Sunday, May 11, 2014

Proving the Existence of God

No less a philosopher than Kierkegaard said the existence of God cannot be proven, and it seems hubristic even to attempt it; nevertheless, here goes.

It seems to me that when someone says he doesn't believe in God, what he really means is, he doesn't believe in a specific god.  For example, he doesn't believe there's a guy with a long white beard sitting on a golden throne, which is somehow perched on a cloud, and that he spends his time telling people to go to hell.  Well, that's okay, because I don't believe in that god either.  There's lots of gods I don't believe in.  For instance, I don't particularly believe in Odin or Zeus or Poseidon.

But without specifying whether God has toenails or what God's opinions are regarding the afterlife or Obamacare, we can have a workable definition if we simply say God is the supreme being, and leave it at that.  Surely there is a supreme being, right?  At any moment in your life, there is one thing, or principle, or something that takes precedence over all else.

Of course, for different people, the Supreme Being, God, is different things.  Who can deny that for some people, the Supreme Being is Money?  Or Fame?  Or Self?  I believe that for Marxists, if any still exist, the Supreme Being is the Future or maybe History.  It shouldn't surprise us that people have different gods at different times.  There have been times, and I'm not proud to admit it, my Supreme Being, my God, was my own belly.  I was so hungry, or thought I was, I set aside all good-will and human-feeling until I could cram some damn grub down my gullet.  Nancy and I once knew a teenager in the grip of bulimia.  I say "grip" because no one who knew her could help but see she was in the fist of a dark and invisible god.

Maybe that's true of all addictions.  Addicts are people who serve gods of heroin or alcohol or meth or whatever.  But you don't have to be an addict to acknowledge, by your actions if not your words, that for you there is a Supreme Being.  It's like that old Dylan Tune, "You got to serve somebody."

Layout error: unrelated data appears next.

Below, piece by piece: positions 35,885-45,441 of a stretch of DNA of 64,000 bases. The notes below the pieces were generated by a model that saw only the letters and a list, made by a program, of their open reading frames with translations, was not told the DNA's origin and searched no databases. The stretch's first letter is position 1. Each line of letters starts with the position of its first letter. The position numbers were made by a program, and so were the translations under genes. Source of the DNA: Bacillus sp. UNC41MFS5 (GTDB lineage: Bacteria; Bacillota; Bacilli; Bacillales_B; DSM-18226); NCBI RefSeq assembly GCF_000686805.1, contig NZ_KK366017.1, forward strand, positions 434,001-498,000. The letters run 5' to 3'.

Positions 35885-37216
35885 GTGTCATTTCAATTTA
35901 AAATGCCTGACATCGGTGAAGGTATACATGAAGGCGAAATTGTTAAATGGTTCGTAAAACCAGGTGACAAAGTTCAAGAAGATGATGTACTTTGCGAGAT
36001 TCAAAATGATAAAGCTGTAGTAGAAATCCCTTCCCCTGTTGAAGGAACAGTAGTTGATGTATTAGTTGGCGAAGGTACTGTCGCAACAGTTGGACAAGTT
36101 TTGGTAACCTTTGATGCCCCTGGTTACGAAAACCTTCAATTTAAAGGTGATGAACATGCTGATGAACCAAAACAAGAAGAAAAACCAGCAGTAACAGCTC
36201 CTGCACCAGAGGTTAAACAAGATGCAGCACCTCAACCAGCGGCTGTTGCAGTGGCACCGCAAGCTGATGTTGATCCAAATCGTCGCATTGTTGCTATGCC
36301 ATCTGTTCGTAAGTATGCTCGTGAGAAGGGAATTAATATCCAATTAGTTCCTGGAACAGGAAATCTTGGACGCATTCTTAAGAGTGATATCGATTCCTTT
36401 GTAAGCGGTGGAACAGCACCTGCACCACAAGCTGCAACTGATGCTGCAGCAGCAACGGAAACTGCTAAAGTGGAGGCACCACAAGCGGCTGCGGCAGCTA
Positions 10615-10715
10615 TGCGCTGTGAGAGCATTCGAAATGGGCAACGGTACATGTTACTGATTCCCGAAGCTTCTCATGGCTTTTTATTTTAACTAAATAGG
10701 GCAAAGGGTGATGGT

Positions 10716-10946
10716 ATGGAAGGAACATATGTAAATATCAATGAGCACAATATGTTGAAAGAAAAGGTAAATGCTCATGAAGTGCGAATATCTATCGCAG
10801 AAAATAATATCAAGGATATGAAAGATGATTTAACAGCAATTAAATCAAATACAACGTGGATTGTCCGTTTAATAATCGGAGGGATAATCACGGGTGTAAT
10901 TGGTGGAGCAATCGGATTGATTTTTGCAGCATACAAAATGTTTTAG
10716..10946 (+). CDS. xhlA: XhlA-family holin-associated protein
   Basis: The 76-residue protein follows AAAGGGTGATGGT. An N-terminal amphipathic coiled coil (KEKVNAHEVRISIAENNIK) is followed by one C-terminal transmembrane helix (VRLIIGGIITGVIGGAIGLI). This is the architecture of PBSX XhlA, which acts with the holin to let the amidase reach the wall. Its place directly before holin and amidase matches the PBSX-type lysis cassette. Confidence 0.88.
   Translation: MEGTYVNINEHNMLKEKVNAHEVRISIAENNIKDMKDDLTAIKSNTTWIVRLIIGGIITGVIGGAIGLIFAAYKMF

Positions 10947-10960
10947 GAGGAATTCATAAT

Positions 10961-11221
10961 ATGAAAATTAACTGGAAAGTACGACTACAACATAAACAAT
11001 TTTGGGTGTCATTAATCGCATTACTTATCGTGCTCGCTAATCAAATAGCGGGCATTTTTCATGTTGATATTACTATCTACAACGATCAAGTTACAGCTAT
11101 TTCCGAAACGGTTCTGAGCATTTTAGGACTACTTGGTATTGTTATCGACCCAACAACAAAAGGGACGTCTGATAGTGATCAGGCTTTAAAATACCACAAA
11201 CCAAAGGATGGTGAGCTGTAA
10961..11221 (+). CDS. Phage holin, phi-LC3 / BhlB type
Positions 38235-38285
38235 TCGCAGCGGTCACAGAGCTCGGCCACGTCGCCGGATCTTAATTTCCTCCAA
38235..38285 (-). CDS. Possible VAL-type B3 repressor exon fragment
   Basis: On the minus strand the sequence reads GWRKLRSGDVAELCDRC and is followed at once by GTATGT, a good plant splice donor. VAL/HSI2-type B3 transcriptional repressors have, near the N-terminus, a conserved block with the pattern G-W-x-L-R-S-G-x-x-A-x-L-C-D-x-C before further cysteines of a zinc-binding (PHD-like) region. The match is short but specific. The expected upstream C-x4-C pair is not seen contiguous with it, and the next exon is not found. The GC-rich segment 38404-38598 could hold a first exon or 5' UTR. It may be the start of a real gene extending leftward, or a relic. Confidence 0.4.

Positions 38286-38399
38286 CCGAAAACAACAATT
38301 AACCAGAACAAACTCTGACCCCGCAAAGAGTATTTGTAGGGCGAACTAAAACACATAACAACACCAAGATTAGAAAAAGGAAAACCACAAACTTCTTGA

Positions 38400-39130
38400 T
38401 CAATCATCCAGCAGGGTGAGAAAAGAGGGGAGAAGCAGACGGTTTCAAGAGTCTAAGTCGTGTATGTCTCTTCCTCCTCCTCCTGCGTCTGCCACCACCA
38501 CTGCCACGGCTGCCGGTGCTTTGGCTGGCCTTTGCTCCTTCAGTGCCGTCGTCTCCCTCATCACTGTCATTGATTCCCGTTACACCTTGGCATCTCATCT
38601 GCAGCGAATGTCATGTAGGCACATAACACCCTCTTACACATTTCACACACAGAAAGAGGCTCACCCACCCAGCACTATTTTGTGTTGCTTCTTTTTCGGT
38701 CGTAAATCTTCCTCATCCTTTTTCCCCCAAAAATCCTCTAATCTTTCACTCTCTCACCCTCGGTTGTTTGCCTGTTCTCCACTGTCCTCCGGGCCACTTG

So what is the Supreme Being for an atheist?  I've thought about it, and I hope my fellow theists won't be offended, but I believe their Supreme Being must be Truth.  That has to be it, right?  Being an atheist takes effort; the path of least resistance is believing in a skim-milk kind of way, because everyone says so, and it's no skin off your nose one way or the other.  A lot of people believe in God that way, and I have less in common with them than the most adamant nonbeliever on the planet.  But an atheist has to think about it.  She has to weigh the evidence and accept the answer she comes up with.  And being an atheist publicly, even today, entails social friction.  Why would anyone go to the bother and inconvenience of being an atheist unless there were something bigger at stake, Truth.  The atheist has said, "I will seek the truth and speak the truth even at my own cost."  Clearly for them, Truth is the Supreme Being.

And truth to tell, Truth is not such a bad God to have.  It's certainly a lot nobler and finer than some other gods I've named.  I would be be a nobler and finer person if I served Truth more faithfully myself.  But as good a God as Truth is, I think I have a better one: Love.  What if John had it right, God is Love?  What if when we turn toward Love, we're turning toward God, and when we turn away from Love, we turn away from God?  Of course, we may not know as much about Love as we think, just as atheists may not know as much about Truth, but what if, at the end of the day, God is Love, and it was just that simple?

Maybe it is.

1 comment:

  1. If what you mean by Truth is 'objective reality' then possibly, but not all atheists are alike in what they believe. For example, believing in an objective reality isn't mutually exclusive to being superstitious. It's a difficult thing to pin down considering that the human mind is a mixed up jumble of information processing, self-justification, and reward seeking.

    Your examples of a supreme being above are very similar to my own conclusions about God(s): that t(He)y are products of the mind trying to rationalize a situation (existence, in the broadest example). If a supreme being exists, it exists because we need it to, for whatever reason.

    In any case, my atheism isn't meant to undermine anyone else's faith in anyway. I enjoy theology conversations. They help me understand the world a bit better. :)

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